WA’s anti-GM farming activists ‘like ISIS’
WA Liberal shadow minister Jim Chown has likened opponents of genetically modified farming to operatives of the terrorist group Islamic State, in an explosive speech to Parliament this week.
Speaking under parliamentary privilege, Mr Chown claimed fraudulent acts were carried out, triggering the landmark case in which organic farmer Steve Marsh unsuccessfully sued neighbour Mike Baxter after genetically modified canola swaths were found on Mr Marsh’s property, causing him to lose organic certification.
Mr Chown in the State Upper House this week said the truth about the matter was contained in a Department of Agriculture and Food report from eight years ago. The confidential report was never made public but was tabled in Parliament by Mr Chown on Wednesday.
He said even though canola was highly fragile, photos in the report showed the plants found on Mr Marsh’s Kojonup property were fully intact.
“I would like to know what sort of wind event can blow extremely fragile ripe canola plants to land on a neighbouring property across a 25m road ... fully intact? This is a miraculous event,” he said.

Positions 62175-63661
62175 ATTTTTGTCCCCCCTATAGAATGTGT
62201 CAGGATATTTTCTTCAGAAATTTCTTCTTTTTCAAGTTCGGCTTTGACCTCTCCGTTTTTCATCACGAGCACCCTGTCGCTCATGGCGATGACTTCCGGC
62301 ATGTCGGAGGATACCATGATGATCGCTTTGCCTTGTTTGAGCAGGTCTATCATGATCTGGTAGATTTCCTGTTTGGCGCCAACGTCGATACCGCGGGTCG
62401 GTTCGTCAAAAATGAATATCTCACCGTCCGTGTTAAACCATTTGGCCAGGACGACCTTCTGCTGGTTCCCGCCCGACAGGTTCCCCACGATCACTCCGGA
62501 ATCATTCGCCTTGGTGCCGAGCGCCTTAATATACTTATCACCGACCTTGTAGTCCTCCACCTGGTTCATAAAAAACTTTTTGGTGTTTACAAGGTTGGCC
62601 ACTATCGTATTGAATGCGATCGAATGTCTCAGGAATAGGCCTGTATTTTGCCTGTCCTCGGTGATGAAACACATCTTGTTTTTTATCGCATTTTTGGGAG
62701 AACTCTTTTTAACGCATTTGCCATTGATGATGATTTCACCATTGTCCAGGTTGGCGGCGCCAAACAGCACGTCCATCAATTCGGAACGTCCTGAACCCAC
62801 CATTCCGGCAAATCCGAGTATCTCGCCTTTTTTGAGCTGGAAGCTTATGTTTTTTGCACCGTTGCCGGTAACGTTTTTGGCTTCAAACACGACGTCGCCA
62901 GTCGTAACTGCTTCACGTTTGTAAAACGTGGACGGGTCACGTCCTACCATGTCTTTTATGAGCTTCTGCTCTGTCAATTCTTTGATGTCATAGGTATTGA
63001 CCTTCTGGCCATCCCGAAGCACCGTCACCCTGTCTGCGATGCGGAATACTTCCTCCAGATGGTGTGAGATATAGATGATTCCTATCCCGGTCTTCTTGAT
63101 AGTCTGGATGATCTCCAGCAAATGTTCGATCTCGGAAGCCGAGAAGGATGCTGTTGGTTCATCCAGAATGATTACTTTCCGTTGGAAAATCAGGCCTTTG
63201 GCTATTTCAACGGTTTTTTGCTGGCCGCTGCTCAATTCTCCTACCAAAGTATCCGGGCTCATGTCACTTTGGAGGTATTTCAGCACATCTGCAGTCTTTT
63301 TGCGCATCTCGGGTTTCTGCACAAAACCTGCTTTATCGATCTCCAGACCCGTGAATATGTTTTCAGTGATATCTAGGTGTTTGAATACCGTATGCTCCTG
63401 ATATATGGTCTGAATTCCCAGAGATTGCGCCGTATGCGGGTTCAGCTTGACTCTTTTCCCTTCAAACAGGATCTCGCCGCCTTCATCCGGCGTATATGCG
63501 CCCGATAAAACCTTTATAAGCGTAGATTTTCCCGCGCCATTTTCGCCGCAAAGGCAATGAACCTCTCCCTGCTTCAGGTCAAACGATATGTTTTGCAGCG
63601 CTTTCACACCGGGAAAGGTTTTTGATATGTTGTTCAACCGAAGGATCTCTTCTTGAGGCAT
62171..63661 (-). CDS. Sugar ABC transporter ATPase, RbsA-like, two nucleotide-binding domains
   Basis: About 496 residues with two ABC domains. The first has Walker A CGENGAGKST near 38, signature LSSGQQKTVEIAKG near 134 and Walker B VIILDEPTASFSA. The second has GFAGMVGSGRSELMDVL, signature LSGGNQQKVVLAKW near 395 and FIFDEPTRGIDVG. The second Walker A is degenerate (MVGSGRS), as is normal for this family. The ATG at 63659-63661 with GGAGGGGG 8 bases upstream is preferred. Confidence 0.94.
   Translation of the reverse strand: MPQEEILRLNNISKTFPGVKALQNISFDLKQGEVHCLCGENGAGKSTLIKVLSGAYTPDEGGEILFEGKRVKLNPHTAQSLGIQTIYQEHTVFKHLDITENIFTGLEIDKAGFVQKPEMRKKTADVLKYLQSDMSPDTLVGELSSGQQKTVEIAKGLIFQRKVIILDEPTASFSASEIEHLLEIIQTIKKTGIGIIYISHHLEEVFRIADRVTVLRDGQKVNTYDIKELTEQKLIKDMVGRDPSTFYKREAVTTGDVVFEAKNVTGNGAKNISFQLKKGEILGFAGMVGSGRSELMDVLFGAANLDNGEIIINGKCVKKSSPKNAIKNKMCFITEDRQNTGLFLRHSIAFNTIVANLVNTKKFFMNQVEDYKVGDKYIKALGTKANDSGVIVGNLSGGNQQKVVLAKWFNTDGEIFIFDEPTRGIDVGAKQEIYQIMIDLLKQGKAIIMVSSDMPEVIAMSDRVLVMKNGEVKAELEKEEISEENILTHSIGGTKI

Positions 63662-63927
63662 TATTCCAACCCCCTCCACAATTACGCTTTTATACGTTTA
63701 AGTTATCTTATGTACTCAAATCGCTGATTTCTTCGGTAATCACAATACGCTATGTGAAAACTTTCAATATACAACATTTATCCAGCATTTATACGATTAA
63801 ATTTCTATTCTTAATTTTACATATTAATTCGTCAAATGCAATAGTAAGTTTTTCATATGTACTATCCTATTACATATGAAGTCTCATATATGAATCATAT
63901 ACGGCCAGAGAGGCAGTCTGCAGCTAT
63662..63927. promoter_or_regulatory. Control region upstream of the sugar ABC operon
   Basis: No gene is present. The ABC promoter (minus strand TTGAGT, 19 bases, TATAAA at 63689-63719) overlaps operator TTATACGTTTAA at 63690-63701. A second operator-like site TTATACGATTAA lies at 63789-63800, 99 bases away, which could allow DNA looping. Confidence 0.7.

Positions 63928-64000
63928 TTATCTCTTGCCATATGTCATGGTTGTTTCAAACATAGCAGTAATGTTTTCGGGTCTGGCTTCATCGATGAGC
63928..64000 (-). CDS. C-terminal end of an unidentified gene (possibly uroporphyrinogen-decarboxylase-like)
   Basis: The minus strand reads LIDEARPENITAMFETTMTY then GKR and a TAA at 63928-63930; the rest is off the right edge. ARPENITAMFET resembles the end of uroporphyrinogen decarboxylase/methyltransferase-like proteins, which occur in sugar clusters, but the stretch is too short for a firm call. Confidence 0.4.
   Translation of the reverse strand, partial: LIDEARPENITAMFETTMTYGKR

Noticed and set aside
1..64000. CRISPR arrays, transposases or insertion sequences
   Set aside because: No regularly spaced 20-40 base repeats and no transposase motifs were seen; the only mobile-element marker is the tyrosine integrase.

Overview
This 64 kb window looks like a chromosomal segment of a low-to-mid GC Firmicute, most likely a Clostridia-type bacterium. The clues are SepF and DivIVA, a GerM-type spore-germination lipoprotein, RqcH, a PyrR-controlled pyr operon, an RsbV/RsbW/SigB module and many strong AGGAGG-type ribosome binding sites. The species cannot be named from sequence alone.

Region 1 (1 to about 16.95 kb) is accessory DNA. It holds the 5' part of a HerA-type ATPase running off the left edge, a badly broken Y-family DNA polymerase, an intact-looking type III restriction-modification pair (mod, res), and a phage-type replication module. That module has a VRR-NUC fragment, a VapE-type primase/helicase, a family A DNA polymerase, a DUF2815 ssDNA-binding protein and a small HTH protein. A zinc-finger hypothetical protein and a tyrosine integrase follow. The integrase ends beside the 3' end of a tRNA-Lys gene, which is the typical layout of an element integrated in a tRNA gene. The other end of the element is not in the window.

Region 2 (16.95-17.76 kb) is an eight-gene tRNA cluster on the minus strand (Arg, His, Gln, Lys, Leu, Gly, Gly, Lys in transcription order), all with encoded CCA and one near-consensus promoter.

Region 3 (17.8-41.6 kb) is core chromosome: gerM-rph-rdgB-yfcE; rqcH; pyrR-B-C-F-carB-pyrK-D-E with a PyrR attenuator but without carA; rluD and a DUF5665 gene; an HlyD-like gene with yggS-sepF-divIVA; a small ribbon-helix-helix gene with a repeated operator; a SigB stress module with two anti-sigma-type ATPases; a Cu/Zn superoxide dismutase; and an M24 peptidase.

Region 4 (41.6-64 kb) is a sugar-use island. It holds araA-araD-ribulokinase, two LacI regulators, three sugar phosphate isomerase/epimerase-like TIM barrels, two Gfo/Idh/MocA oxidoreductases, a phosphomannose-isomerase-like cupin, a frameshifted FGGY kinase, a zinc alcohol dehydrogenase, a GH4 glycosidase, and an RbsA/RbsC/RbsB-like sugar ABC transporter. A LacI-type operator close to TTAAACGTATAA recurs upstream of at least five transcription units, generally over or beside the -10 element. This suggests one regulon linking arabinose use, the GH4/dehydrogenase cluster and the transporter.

Mr Chown said he had no doubt that particular contamination was not a natural event.
“It was caused by the intervention of a person or persons unknown for the sole purpose of bringing the GM industry into disrepute and exercising through the courts the possibility of stopping these legal crops being grown,” he said.
“It is now patently obvious that the anti-GM movement and its supporters are bereft of any morals and will take any action, whether it is legal or otherwise, to pursue its ideological stance against any agricultural crop that is grown over billions of acres worldwide.
“These anti-GM activists are, in effect, the equivalent of ISIS operatives.”
The shadow regional development minister said information obtained under US-based Freedom of Information requests show the anti-GM movement was prepared to pay for and fabricate evidence for a trial.
Greens MLC Diane Evers told Parliament it was a matter that had gone through the courts and it was ridiculous that Mr Chown was raising these claims now.
“He also did a disservice to DAFWA by taking its confidential document and tabling it here, thus making it public and reading words into it that are not there,” she said.
A Greens-initiated parliamentary inquiry is being held on possible compensation schemes for GM-contaminated farms.
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